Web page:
If this all sounds disappointing, well, it is. However, I haven\'t gotten to the multiplayer games yet. Available in both splitscreen (up to 4 players), system link, and online play (up to 8 players) are the following games: Duel, Control Zone, Academy, and Conquest. Duel is all out warfare. Players choose their vehicles and try to get the most kills within the time limit. Control Zone is essentially King of the Hill-players vie for control of a designated zone for a predetermined amount of time. Academy is a little confusing, as players cooperate to take down an onslaught of enemies, only to turn and fight each other for munitions in special gladiator rounds. The winner is the last one standing.

And then there is Conquest. In splitscreen play, Conquest is a simple game that will provide plenty of entertainment for you and your friends. The enhanced online version of Conquest, however, is the saving grace of this game. Taking elements of an RTS and applying them to a vehicle combat shooter was genius. Here\'s how it works: two teams assemble to do battle. The objective is to destroy the other team\'s HQ. Both HQs are protected by shield generators that must be taken out before the base can be damaged. Players can repair their damaged HQ and shield generator by holding a position within the HQ\'s perimeter. On the battlefield there are several neutral outposts. Players can take control of an outpost by entering its control zone. Once in the player\'s control, the outpost will begin to build defensive turrets. Turrets automatically defend the outpost against invaders. Once a complete set of defensive turrets have been built, players can choose to build AI units. These units can be given simple commands such as \"attack enemy HQ,\" \"defend HQ,\" \"defend outpost,\" et cetera, and sent out as drones. Players can also dock with the outpost in order to use its special weapons. The special weapons include things like guided missiles which the player can maneuver with great precision to take out various targets-the shield generator, the HQ, other players, and even, if they are really good, other incoming guided missiles. The team, head to head, and RTS elements of Conquest accommodate a variety of strategies and gameplay styles. A practiced team can work together to become a formidable strike force, moving with purpose, attacking on the battlefield, controlling outposts, barraging the enemy HQ from a distance with guided missiles and drones, dominating the game. It can be a thing of beauty. More importantly, it is fun.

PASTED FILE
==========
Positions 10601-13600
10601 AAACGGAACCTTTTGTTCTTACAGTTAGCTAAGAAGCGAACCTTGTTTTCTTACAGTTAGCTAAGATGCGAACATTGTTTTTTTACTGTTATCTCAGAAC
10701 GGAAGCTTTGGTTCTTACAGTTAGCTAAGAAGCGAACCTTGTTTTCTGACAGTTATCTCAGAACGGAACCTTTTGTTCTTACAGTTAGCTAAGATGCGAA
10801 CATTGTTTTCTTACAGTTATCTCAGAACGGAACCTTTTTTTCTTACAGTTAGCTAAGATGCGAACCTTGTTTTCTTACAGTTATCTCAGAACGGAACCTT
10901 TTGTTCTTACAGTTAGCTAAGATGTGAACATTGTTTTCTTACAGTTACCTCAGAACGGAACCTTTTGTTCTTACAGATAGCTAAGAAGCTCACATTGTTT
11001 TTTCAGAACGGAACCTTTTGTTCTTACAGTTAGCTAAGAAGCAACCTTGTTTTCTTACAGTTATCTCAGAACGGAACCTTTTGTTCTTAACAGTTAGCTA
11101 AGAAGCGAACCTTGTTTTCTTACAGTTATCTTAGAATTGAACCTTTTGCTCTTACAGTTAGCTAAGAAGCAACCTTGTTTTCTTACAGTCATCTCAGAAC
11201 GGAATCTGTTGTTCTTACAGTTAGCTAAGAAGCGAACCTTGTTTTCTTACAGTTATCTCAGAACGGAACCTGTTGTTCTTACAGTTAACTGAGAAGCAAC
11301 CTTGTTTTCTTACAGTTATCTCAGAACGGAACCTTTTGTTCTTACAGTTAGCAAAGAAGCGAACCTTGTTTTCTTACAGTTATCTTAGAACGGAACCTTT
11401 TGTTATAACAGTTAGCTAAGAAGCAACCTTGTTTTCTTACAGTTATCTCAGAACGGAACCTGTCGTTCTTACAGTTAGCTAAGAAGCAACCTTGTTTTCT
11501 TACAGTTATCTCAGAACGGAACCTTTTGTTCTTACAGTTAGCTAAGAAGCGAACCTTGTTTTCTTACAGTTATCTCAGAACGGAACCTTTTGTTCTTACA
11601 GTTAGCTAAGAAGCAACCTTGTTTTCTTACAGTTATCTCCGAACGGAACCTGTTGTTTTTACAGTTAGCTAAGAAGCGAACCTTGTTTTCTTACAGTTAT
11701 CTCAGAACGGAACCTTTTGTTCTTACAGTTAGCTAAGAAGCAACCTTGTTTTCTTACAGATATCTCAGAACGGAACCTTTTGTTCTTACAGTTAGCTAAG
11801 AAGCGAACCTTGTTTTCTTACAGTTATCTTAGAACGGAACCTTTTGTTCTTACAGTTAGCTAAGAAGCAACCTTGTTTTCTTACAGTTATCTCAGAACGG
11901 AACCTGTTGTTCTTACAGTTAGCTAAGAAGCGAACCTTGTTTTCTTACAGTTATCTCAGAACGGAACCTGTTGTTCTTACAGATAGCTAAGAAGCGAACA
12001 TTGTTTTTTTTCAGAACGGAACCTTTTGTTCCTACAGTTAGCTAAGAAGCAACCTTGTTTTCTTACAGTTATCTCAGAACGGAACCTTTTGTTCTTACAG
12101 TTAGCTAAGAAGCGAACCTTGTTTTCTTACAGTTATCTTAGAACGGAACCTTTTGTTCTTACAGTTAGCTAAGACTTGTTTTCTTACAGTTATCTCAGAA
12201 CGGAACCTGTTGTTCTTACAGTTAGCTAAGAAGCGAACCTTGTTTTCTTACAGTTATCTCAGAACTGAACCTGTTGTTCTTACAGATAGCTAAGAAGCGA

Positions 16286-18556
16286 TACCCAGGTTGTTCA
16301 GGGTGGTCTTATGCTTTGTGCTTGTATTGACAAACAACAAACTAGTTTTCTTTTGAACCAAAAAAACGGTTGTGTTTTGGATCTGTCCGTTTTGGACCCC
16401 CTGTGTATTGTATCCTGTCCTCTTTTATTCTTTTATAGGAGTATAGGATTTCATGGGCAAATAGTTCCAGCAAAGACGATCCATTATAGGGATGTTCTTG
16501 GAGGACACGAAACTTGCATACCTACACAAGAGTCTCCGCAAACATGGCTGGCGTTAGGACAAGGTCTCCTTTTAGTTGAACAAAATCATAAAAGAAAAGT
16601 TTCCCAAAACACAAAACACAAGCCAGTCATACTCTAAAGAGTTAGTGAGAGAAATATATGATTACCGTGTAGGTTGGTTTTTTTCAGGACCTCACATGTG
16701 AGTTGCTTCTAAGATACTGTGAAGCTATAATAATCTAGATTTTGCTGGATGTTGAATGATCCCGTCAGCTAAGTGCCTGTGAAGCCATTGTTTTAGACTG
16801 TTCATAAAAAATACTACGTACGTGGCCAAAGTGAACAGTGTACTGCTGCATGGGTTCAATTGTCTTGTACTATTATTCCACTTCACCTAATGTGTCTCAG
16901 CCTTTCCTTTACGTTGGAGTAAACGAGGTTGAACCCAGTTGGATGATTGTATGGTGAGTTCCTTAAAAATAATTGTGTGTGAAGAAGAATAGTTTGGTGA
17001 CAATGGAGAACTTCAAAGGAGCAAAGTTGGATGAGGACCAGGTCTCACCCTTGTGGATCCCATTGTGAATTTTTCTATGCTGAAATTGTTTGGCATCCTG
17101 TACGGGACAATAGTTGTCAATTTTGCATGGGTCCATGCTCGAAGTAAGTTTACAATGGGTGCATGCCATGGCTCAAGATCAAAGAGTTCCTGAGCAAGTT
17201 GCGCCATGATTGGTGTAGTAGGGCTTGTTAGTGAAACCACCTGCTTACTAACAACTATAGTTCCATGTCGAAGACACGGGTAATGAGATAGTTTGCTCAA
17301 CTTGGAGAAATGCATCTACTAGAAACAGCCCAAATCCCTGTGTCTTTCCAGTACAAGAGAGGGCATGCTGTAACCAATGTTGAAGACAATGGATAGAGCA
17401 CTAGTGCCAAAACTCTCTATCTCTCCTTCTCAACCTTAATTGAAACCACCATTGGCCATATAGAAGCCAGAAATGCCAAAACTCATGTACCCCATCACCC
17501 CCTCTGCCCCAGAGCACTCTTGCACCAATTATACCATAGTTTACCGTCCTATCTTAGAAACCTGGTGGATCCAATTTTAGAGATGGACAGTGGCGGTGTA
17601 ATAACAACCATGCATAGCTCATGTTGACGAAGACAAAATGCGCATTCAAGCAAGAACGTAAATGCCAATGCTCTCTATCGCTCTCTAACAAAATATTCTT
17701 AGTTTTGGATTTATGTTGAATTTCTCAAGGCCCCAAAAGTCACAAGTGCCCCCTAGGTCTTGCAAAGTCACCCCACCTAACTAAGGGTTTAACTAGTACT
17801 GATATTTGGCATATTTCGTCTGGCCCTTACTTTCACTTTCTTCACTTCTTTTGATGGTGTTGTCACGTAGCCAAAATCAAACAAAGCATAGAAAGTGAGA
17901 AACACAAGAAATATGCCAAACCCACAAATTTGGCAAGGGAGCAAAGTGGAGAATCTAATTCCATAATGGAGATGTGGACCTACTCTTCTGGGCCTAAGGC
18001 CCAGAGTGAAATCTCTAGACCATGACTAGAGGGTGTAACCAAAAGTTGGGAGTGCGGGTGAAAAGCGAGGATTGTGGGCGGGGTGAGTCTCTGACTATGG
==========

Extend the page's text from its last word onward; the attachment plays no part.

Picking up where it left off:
The online elements of the game are far from perfect, however. It is a source of huge frustration to myself and many people that I have talked to that the online games lag so terribly if they encounter the slightest hiccup. One too many players, too much action on the screen at one time, or any kind of server or connection issues can cause the game to lag so much it becomes unplayable. This happens all too often in Duel and all too rarely in Conquest, causing one to wonder how appropriately the game was optimized for Xbox Live.

Star Wars: The Clone Wars is a game marred by its uncreative use of an increasingly old shooter formula, poor design, and lazy presentation. The single-player game is mediocre, but fans of the genre will find some entertainment there. The real joy of the game is in the multiplayer games, primarily the enhanced online version of Conquest. The inclusion of a ground level, team oriented, RTS multiplayer is unexpected for this type of game, and brilliant. While the online elements have performance issues, luckily Conquest has been spared most of the problems. I would highly recommend Xbox Live subscribers rent this game and check out the Conquest mode. Those gamers out there who, like me, look for that little \"Live\" icon on their games know: all it takes is one good online experience for a mediocre title to become one that is worth taking a look at. The Xbox Live revolution is here.